Saturday, February 28, 2015

What You Should Know About Estate Tax Treaties?

In today's world of high-speed technology and rapid intercontinental travel, there are many people who have cross-border tax situations; American citizens owning assets outside the United States and nonresident aliens owning assets in the United States. Unfortunately they occasionally die, and if one of these people happens to be your client, it is imperative that you take advantage of the numerous estate tax treaties between the United States and some 20 other countries to minimize the federal estate tax (FET).

Unfortunately, as I learned in my 32 years at the IRS, many attorneys and accountants are either unaware of the treaties or afraid to try to work with them resulting in substantially higher taxes paid by the decedents' estates.  It is not the IRS agents job, when examining a tax return, to apprise the estate that they could have substantially reduced the tax liability through the utilization of a treaty. The IRS criteria is substantially correct so if the FET is correctly calculated under the Internal Revenue Code, the agent is not required divulge the ability of the estate to reduce its tax via utilization of a tax convention.

The situation can arise within two contexts: the American citizen who owns property in and is taxed by a foreign country or a foreign citizen who owns assets in the United States which are subject to FET. In the former case it is critical to see what the foreign country taxed, the amount of the tax, and the calculation of the credit under the tax convention. 

For example an American citizen decedent with property in various countries, in addition to determining the FET, needs to calculate the section 2014 credit available to reduce that tax. The first step is to obtaining tax returns from the various foreign jurisdictions and obtaining receipts or evidence of payments to each respective countries tax entity. 

You then need to review the treaties, determine which of the decedent's assets of fell within the protection of the treaties, and calculate the tax. The calculation can be somewhat difficult because the IRS requires two levels of calculation, the former based on the amount of tax paid in the foreign country and the latter a function of the amount of US tax allocable to the assets located in the foreign country and taxed by the foreign country. 

Therefore not every euro, franc or other currency paid will be matched with a similar credit in the United States. The purpose of the treaties is to avoid double taxation but the treaties cannot always match assets and credits identically.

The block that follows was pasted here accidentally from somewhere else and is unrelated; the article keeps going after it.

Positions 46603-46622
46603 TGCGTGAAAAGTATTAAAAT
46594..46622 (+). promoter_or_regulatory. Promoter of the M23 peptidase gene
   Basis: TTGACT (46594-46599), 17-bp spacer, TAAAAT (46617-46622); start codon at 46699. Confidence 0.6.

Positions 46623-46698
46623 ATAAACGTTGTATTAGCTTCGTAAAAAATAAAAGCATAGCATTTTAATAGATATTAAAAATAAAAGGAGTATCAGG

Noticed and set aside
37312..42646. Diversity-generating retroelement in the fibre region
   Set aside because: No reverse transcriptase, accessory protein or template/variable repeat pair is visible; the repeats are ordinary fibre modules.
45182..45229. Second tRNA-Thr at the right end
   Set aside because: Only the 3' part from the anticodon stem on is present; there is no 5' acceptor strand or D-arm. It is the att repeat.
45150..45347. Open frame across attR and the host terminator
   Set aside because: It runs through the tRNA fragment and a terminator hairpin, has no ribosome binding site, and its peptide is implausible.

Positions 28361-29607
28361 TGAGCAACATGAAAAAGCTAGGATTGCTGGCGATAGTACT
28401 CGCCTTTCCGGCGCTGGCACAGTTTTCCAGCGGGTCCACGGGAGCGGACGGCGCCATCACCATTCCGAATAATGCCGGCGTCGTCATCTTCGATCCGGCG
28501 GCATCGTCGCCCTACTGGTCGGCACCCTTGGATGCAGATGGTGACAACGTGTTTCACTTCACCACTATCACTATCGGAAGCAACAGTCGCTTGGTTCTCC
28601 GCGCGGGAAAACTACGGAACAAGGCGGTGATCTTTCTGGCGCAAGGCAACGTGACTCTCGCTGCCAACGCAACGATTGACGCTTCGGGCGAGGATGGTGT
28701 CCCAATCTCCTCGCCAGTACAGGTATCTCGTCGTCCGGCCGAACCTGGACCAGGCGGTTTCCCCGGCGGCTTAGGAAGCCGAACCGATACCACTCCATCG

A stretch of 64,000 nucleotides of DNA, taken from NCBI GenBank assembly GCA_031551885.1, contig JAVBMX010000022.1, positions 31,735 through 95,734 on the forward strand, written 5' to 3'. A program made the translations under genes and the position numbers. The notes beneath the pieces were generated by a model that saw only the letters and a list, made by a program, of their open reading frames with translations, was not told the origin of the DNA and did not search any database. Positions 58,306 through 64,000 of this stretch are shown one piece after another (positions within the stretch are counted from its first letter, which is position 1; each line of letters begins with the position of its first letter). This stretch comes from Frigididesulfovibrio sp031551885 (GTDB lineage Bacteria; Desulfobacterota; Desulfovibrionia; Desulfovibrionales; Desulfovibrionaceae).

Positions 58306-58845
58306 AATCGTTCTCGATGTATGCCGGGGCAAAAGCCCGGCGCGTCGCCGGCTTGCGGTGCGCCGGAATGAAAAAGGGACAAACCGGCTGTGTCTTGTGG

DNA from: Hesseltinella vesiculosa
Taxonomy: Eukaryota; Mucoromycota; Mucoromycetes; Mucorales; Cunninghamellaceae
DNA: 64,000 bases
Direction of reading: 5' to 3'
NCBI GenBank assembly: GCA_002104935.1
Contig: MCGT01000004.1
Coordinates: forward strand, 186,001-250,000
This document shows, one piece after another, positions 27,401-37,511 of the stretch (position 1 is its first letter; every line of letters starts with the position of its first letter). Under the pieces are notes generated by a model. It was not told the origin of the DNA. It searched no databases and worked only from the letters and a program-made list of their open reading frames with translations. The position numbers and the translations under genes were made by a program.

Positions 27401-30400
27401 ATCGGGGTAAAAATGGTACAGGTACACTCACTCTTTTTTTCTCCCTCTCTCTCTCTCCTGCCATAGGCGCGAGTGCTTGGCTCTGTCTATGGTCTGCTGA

The nonresident alien owning property in the United States problem is, to some extent, even more complex. Most of the estate tax treaties are based on domicile in the foreign country, not citizenship. For instance, we had a client who was a citizen of the UK but domiciled in the Isle of Man.  Because of the domiciliary, we were unable to use the UK tax convention to assist the estate.

The results can be relatively astounding in terms of dollars. I was recently retained by a local firm to review the 706NA (nonresident alien estate tax return) prepared by a local accountant. He opined that the estate of approximately $200,000 in FET. When I looked at the return, it was obvious to me that he had no inkling that there was a tax convention between the US and the country in question. By applying the treaty, I was able to reduce the tax by $187,000.

The moral of the story is if you have a decedent who was either a US citizen owning property abroad or a nonresident alien owning assets in the United States, look to see whether a treaty can assist you in substantially reducing the tax.

In my 32 years with the IRS, I never saw a situation where an estate was worse off using the Internal Revenue Code than using the treaty. If the situation ever arose, however, use of the treaty is optional so one can always rely on the IRC as the basis for determining the tax.

Have an Estate Tax Audit  Problem?


Estate Tax Audits Require an Experienced Tax Attorney

Contact the Tax Lawyers at

Marini & Associates, P.A.

 for a FREE Tax Consultation Contact US at
or Toll Free at 888-8TaxAid (888 882-9243).

Robert S. Blumenfeld  - Senior Estate Tax Audit Counsel
Mr. Blumenfeld concentrates his practice in the areas of International Tax and Estate Planning, Probate Law, and Representation of Resident and Non-Resident Aliens before the IRS.

Prior to joining Marini & Associates, P.A., he spent 32 years as the Senior Attorney with the Internal Revenue Service (IRS), Office of Deputy Commissioner, International. 

While with the IRS, he examined approximately 2,000 Estate Tax Returns and litigated various international and tax issues associated with these returns.As a result of his experience, he has extensive knowledge of the issues associated with and the preparation of U.S. Estate Tax Returns for Resident and Non-Resident Aliens, Gift Tax Returns, Form 706QDT and Qualified Domestic Trusts.

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